CANTU: For over 50 years, we’ve been diagnosing and managing concussions. In 2007 and 2008, we started to accumulate athletes’ brains, and our experience with CTE grew. Multiple papers we’ve been a part of have shown, if you play tackle football under the age of 12, you have a higher chance later in life to have cognitive behavioral and mood problems—and a greater chance to have brain atrophy—than if you started playing at a later age. This is paralleled in boxing and other sports, too.
Then, over the last several years, the elephant in the room reared its head: dose response. It’s like pack years and smoking cigarettes. Who is at highest risk for CTE? It’s the person who took the brain trauma over the greatest number of years and had the greatest number of total hits to the brain—the highest dose response. And if that’s not enough, our group came up with an animal model that shows causation of CTE from repetitive brain hits in the absence of concussion. So a concussive hit counts more than a sub-concussive blow, but sub-concussive blows alone can cause CTE. About 20 percent of CTE cases don’t have recognized concussions during their lifetimes.
I want more people to play football. I just want youngsters at the highest risk not to get their head hit 200 times over the course of an average season. You couldn’t do that to your child and get away with it, and yet they can do it to themselves on athletic fields. I want very much for football to be played in a safer form: flag. But it’s the parents who are driving the bus.
FOXWORTH: I’m not in favor of abolishing football. I also don’t want to come across as radical—but I don’t know that we need football. Talking about making it safer is important, but it’s still a progression that leads to a proven dangerous experience for the kids. We need to reconcile that, and we need to be honest about that. No matter what age we set—you can’t do tackle football until you are 14—well, then when you are 14, you’re exposing yourself to a number of sub-concussive hits. So, I just want to make sure that no one leaves here thinking, if we move to flag before age 14, we’ve solved the problem.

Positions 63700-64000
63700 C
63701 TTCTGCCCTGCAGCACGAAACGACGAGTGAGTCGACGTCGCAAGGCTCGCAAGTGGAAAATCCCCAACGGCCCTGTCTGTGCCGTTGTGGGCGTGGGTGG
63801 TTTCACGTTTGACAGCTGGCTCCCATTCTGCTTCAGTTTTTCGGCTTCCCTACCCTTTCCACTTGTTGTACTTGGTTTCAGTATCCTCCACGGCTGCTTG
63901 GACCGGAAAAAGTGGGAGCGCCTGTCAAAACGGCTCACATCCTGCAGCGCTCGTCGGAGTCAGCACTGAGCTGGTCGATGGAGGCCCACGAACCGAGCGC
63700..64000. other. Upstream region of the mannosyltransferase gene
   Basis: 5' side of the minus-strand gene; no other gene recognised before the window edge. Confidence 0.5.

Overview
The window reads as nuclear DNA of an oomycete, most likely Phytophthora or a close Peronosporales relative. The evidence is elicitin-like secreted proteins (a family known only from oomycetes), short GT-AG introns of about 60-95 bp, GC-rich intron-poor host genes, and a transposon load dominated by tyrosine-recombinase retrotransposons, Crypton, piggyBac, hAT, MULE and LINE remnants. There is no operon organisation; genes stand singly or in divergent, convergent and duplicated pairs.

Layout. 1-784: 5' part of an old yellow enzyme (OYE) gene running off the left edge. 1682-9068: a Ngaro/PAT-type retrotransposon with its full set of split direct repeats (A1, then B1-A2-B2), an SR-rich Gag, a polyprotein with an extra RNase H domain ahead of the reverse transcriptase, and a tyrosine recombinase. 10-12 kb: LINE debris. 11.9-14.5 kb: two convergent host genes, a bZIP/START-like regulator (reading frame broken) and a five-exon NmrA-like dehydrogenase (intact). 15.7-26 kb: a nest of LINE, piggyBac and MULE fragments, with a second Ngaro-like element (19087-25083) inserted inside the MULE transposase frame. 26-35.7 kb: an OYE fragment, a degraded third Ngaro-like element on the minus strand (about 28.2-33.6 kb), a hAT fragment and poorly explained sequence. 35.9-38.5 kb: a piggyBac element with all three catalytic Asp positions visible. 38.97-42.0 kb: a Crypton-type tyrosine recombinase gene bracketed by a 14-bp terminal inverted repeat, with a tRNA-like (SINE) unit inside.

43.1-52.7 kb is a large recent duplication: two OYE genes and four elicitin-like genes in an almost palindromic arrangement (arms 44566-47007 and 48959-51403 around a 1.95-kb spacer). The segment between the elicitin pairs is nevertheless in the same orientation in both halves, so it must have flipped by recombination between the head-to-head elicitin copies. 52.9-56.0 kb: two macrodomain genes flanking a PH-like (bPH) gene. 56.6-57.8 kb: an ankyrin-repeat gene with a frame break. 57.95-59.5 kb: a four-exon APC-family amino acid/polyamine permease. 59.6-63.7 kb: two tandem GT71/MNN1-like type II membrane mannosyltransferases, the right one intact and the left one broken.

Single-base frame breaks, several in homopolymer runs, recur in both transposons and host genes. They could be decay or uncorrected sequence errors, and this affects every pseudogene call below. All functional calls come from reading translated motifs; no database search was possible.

I loved football when I was a kid, and I believe that football is a unique sport. It saddens me that my son isn’t going to be able to experience that, but I am certainly not going to willingly put him in that situation. Part of the problem is that it’s essentially an arms race. Coaches care about winning and that’s fine, but they also believe that whoever can practice more and practice harder is going to be better. That’s true for 6-year-olds all the way up to the NFL. That’s why some of things that we implemented in the NFL in the last collective-bargaining negotiations are restrictions: your practices can only be for a certain amount of time, you can’t have two a day, you can only have 14 padded practices throughout the course of the season.
LERNER: Flag is the only option for my kids from kindergarten through eighth grade. That’s what we’ve decided. The bigger question for parents is, Are you comfortable with your child playing tackle football beginning in high school? I struggle with what the research is telling us. I’m thrilled that I have a K–8 flag option for my kid to play football. I’m going to think long and hard about what happens after that. I’m not sure for my own child that it’s going to be tackle. I hope we can move flag all the way up. I know people play in college, and maybe it’s not competitive enough for folks, but I hope that’s the model we move toward.
Football is uniquely American, and I want my kids to be able to understand the game, to be able to play in some form. My family has a pickup game over the holidays. I don’t want my kids to be like, “What’s a first down?” That’s almost un-American.